EARLY DEVELOPMENT IN THE INCORPORATED TOWN



Prepared for the American History and Genealogy Project.
This is not a USGenWeb Project or Property
Copyright (C) 2001-2003 by Sandra Sanchez
All Rights Reserved


The 1860's saw the end of the pioneer era and ushered in a boom period common to the settlements that were becoming of age along America's western frontier.
The arrival of the Chicago and North Western Railway in 1859 was welcome. The trains rolling in brought new settlers, new ideas, and products. In the next few years they were to take back corn, wheat, horses, and men for a nation engaged in war.
Veterans returning in 1865 gave impetus to the mushrooming growth of the young village. They brought back with them new skills, vitality, and a firm belief in their own future and that of their country.
Mount Vernon teamed with industry at this time. There was a lime kiln, lumber for builders turned out by the Torrance sawmill and by William Platner at Ivanhoe. A Large stone quarry, stone was being cut to be used in construction.
The Camp Brothers opened a carriage and wagon factory south of Main Street. Eventually they turned out about two hundred prize-winning wagons and surreys per year, which sold for $175.00 each. Mike Gutzler had a wagon shop. There was a tile factory owned by Rudolph Vodicka. On North Washington Street were wool, flour, and sorghum mills. J.T. Oldham opened a furniture factory. His wife Mattie used a room in the factory for manufacturing hoop-skirts, Mrs. William Warren did dressmaking in a corner of the same room. N. Spangler had a pottery works . Here were turned out dishes of utility and beauty. North on Third Avenue was a flour mill run by Jerry and Sam Smyth. There was also a creamery and laundry.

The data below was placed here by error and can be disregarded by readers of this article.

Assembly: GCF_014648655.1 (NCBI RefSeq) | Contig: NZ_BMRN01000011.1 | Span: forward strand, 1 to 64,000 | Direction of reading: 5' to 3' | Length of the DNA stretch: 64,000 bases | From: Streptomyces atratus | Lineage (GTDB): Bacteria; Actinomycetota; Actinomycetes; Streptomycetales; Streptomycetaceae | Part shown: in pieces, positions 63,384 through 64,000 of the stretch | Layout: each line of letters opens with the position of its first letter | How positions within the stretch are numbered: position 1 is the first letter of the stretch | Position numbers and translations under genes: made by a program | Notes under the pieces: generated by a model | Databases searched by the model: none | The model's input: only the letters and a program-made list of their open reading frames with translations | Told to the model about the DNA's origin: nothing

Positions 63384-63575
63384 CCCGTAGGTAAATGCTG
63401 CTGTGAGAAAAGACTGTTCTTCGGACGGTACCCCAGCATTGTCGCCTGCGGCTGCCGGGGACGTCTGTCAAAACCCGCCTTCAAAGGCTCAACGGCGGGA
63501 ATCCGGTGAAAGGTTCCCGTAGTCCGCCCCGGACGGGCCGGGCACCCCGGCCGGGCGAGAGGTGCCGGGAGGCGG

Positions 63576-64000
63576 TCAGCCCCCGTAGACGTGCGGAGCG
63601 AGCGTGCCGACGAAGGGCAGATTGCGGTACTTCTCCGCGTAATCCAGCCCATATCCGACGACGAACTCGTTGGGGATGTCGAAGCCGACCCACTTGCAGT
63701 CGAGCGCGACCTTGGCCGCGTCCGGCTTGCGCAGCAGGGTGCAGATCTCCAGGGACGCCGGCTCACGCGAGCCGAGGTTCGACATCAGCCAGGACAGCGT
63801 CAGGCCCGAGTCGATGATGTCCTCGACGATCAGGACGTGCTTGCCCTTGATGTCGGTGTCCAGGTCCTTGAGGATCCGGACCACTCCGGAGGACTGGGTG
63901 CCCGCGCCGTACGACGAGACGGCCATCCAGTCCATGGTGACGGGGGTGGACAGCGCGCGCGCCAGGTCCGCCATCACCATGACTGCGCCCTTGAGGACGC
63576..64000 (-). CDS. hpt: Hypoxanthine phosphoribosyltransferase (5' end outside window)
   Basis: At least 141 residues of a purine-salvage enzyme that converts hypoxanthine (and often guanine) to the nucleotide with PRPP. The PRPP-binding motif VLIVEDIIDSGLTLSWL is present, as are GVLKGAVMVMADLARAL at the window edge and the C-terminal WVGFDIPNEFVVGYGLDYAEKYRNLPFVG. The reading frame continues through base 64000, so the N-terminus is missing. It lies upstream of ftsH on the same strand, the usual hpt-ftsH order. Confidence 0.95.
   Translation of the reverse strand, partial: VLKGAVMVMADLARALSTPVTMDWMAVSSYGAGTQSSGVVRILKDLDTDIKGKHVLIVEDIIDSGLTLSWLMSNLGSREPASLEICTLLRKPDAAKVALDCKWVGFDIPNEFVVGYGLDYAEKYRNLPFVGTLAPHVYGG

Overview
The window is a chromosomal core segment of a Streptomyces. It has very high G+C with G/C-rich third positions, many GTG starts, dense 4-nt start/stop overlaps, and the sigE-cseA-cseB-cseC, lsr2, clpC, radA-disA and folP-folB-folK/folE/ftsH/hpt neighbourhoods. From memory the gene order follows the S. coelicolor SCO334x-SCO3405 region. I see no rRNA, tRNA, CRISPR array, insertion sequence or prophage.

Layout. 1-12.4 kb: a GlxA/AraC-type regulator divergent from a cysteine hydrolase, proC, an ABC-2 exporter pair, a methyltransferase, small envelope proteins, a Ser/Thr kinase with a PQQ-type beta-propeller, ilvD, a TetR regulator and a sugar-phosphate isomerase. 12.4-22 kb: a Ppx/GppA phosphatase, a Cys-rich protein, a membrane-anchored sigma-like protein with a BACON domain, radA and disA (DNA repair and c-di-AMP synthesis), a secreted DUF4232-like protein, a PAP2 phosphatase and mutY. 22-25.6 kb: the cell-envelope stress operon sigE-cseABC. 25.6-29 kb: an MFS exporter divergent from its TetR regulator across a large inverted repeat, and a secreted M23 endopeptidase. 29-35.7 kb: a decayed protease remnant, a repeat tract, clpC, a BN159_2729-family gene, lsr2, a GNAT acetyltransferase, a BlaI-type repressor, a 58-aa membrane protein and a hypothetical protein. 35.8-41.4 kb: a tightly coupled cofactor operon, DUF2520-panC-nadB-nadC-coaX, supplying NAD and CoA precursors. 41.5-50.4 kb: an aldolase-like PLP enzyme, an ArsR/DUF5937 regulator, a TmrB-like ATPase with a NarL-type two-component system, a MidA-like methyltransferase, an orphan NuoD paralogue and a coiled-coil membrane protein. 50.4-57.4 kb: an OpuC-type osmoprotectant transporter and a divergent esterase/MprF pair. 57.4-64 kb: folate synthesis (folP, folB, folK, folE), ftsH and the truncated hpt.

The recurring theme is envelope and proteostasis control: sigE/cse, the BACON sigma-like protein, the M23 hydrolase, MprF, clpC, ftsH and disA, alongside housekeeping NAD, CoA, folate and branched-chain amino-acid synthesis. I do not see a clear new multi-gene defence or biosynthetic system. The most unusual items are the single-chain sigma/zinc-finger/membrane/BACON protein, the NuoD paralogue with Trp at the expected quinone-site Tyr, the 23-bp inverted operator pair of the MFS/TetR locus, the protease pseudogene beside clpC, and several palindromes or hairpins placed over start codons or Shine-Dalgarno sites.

Such was the prosperous condition of the village in 1869. This was a momentous date in its history, for during that year the city fathers met and after much discussion decided that the growth of their community demanded a civic organization with municipal officers.
In June 1869 a vote was taken at the school house resulting in 125 votes for incorporation and 18 against. On August 20th. the following men were elected on a full ticket of prohibition temperance: Mayor, L.L. Pease;trustees, W.J. Goudy, W.B. Armstrong, Dr. J. Doron, D.C. Sawyer, Isaac Wilcox; Recorder, S.H. Bauman.
The new council kept busy. People were clamoring for sidewalks, water courses and crossings. The council requested at once that Board sidewalks be constructed on Main Street. There was petitions for sidewalks on Jefferson and Washington Streets leading to the depot.
Mount Vernon Hawkeye was founded in 1869 by Thomas J. Rice
By 1872 sidewalks were mandatory. They had to be laid of one inch oak or pine timber, laid crosswise on three white pine stringers of 2 by 4 inches and said planks to be firmly nailed at each end and in the center to said stringer.
On March 7, 1877 the county established a fire district to include property in the original town of Mount Vernon.
The Miller Family established the first street lamp . It was on the corner of the old "Gigantic" Lot and the Millers kept it lighted at their own expense.